1Deputy Gerry Adams asked the Taoiseach if he has any plans to review the progress made with the implementation of the Programme for Government. [11048/12]
Vol. 765 No. 3
1Deputy Gerry Adams asked the Taoiseach if he has any plans to review the progress made with the implementation of the Programme for Government. [11048/12]
2Deputy Gerry Adams asked the Taoiseach if he has any plans to bring forward a revised Programme for Government. [11050/12]
3Deputy Richard Boyd Barrett asked the Taoiseach his views on progress made in the implementation of the Programme for Government after a year in office; and if he will make a statement on the matter. [11241/12]
4Deputy Richard Boyd Barrett asked the Taoiseach his plans to review or change any aspect of the Programme for Government; and if he will make a statement on the matter. [11242/12]
5Deputy Gerry Adams asked the Taoiseach if he will report on the launch on the 7 March of the report into the progress made on the implementation of the Programme for Government. [13812/12]
6Deputy Gerry Adams asked the Taoiseach if he will report on the publication of a report on the progress the Government has made in its commitments over its first year in office and the priorities it has outlined for the next 12 months. [13923/12]
7Deputy Micheál Martin asked the Taoiseach if he will detail the procedures whereby the review of the Programme for Government was prepared. [16236/12]
8Deputy Micheál Martin asked the Taoiseach if he will detail any recent changes he has made to the administrative arrangements which he has put in place to oversee the implementation of the Programme for Government. [16237/12]
10Deputy Joe Higgins asked the Taoiseach his views on the progress made on the implementation of the Programme for Government after one year in office; and if he will make a statement on the matter. [22692/12]
I propose to take Questions Nos. 1 to 8, inclusive, and 10 together.
On 7 March 2012, following one year in Government, the Tánaiste and I launched the Programme for Government Annual Report 2012.
As part of the planning of the annual report, I met with every Minister to discuss his or her area of work in relation to the programme for Government and the progress that had been made.
The report is an honest appraisal of the Government's work in its first year in office and highlights our achievements in the priority areas of stabilising the economy and our finances, improving our international reputation and focusing on the creation of jobs. I fully believe we have made good progress in all of these areas.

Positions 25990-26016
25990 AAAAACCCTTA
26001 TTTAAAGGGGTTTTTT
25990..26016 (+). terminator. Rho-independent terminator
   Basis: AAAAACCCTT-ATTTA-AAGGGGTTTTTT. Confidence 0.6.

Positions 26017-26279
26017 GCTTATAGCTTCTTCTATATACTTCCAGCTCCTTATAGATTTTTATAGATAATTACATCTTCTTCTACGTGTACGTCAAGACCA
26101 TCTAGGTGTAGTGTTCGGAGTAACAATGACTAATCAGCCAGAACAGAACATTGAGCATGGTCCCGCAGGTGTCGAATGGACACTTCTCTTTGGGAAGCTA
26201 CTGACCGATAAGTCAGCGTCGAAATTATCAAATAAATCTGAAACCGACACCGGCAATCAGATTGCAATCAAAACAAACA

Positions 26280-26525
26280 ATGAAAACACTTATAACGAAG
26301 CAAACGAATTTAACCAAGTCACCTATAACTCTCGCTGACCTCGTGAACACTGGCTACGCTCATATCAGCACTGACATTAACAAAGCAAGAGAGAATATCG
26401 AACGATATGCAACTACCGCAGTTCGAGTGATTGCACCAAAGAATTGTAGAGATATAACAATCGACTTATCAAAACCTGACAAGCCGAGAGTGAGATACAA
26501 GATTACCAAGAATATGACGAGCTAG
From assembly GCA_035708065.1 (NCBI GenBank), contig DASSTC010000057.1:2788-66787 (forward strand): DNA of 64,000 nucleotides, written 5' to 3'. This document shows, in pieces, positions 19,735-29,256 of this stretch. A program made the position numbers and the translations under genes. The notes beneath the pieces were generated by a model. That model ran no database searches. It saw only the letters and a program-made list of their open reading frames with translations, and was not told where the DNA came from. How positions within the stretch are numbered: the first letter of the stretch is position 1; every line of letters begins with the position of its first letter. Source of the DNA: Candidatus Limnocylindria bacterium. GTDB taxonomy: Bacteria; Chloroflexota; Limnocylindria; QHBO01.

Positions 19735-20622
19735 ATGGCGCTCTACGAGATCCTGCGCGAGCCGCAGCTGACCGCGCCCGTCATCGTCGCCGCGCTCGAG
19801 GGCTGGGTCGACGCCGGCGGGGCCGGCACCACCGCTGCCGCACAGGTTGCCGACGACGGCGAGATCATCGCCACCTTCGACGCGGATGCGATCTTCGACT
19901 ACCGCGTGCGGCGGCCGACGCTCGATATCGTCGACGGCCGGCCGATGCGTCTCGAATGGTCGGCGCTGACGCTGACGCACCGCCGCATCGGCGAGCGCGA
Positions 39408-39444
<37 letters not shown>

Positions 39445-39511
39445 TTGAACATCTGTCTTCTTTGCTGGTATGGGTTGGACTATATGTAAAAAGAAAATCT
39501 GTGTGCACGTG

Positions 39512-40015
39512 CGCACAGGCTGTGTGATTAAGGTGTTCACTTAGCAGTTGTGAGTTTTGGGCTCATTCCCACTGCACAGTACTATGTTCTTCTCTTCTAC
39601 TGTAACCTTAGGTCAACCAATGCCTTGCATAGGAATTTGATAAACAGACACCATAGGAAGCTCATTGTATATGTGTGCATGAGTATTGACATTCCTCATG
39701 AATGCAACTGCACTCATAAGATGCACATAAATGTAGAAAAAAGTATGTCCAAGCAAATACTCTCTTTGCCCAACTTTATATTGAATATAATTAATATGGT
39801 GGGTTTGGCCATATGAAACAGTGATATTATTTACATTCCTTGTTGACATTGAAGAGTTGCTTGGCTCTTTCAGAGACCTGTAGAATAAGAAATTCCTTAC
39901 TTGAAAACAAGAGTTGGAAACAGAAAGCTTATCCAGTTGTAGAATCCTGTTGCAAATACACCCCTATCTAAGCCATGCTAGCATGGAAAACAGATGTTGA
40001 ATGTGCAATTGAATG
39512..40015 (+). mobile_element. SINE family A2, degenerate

The report contains only those programme for Government commitments which we felt had been either fully or substantially delivered to date and I acknowledge that there are some areas we have not been able to progress as much as we would have wished. We still have a long way to go but the most important thing is that we have taken the first step in the right direction.
In its first year the Government has reformed the banking structure, successfully renegotiated the EU-IMF programme to see savings of €9 billion, and rebuilt the trust and confidence of the international community. This has led to a strong flow of investment decisions by multinational companies, leading to real job creation in Ireland.
Since taking office, the number one priority of the Government has been to get Ireland working again. We have introduced a range of measures in the past 12 months to create as many jobs as possible and to assist those on the live register including the Action Plan for Jobs 2012, Pathways to Work, the Jobs Initiative and JobBridge. All of these initiatives are aimed at getting people back to work and building both their futures and this country's future.
The Government continues to seek further enhancements to the EU-IMF programme, to free up credit for small and medium enterprises, SMEs, and to push through our reform plans across all sectors. Over the next 12 months, the Government will continue to prioritise job creation, support debt-distressed families, progress investment through NewERA and the Strategic Investment Fund, implement reform, and improve our international standing.